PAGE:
Rajan could still feel the pride and joy that he had felt then. It was indeed a turning point in his life. It inspired him to have confidence in his musical abilities and it was the start of the journey that took him to the Oscars.
As his eyes drooped he thought about the pleasant experience of composing music for the movie “Quiz Player,” which generated so much Oscar buzz. For the Oscar winning song, he had initially planned Latin style music, with a lot of salsa for a fresh, upbeat effect. Instead he had switched it to a very South Indian style start and added folksy instruments like “Tharai” and “Thambattai” and peaked it with “Gatam” and “Mirudangam” for the fast pace. He remembered why he made the switch. It was his conversation with a talented twinkle eyed keyboard player. He had overheard Selvam, talking animatedly with his friend about how he would compose a rock song with a Karagattam tune as a base and then weave in clarinet for an unexpected twist. Rajan was amused by the conversation and joined in. The discussion went on for several hours and touched the musical history of several continents. It was the most enjoyable conversation that Rajan had in years.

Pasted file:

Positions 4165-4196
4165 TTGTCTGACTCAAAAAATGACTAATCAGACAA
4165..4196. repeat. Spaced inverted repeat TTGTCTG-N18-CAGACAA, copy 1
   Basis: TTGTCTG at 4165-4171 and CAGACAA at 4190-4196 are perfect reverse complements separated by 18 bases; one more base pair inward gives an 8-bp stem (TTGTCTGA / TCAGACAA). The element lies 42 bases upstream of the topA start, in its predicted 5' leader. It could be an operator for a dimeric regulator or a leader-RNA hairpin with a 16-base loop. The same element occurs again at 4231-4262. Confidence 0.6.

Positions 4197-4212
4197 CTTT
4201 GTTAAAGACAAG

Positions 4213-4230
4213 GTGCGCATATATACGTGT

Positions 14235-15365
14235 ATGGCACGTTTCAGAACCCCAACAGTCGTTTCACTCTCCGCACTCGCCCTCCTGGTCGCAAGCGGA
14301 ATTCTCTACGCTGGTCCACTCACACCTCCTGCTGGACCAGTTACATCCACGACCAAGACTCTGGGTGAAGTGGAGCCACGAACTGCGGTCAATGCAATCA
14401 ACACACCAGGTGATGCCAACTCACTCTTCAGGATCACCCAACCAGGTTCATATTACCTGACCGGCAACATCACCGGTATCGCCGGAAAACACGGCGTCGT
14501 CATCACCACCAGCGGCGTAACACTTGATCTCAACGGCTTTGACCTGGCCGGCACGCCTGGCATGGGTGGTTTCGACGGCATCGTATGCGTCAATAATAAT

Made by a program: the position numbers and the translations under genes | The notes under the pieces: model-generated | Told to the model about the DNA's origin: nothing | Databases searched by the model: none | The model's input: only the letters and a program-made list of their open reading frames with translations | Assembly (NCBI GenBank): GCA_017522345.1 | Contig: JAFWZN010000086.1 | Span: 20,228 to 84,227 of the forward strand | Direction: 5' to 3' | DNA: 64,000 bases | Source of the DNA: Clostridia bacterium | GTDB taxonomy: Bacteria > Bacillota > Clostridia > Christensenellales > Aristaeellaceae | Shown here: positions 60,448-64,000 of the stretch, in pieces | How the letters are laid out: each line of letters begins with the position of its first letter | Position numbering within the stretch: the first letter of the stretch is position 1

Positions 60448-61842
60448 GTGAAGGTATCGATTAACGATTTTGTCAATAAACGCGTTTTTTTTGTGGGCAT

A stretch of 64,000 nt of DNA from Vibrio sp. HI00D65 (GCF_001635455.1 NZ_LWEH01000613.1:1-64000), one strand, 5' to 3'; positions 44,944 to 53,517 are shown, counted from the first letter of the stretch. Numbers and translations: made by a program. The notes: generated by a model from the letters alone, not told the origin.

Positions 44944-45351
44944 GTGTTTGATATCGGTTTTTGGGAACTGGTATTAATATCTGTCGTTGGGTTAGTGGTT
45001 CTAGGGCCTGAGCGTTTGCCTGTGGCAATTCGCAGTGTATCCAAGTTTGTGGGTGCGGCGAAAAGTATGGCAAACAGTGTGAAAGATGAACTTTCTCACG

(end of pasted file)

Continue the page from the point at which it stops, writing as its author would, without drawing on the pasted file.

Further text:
As Rajan felt possession in his carry-on, he smiled at the thought he had two, and drifted off to a well-deserved sleep.
Selvam cursed himself. He was late again. It was too late to catch the bus; he will have to end up paying for an auto. As the auto entered the Kodambakkam roudtana, he glimpsed at the newly erected cutouts and banners. “Ouch” he chided himself – how could he have completely forgotten this. Music director Rajan was returning back to India that day after accepting the Oscar awards! Selvam had one those blue membership cards that would allow him to attend the felicitation ceremony for Rajan at Vijaya Mahal. He revered the musician and was eager to rejoice for him.
As the afternoon wore off, several people from his orchestra went to buy garlands and shawls. Hari and Selvam together pooled up money for a skimpy looking garland. As they walked towards Vijaya Mahal, Selvam wondered if Rajan would have gotten the Oscar, had he stuck to the original score with Salsa music.
They were shocked to see the crowd at Vijaya Mahal. The crowd from the auditorium had spilled over, up until the end of the street. As he watched Rajan, go up the stage on a TV screen in a nearby showroom, he felt a twinge of disappointment creep up his spine. Wasn’t he instrumental in making of Oscar winning songs? Wasn’t the part of the idea for the song his?
Two buses and a mile walk later he was climbing up the stairs to his room. The bright, beautiful full moon seemed to be mocking his heavy heart. As he opened the door he heard something fall with a heavy metal clang. He immediately bent down and picked it up. It was a gold plated statue of a knight, standing on a reel of film, holding a double-edged sword. It was an original golden Oscar statue!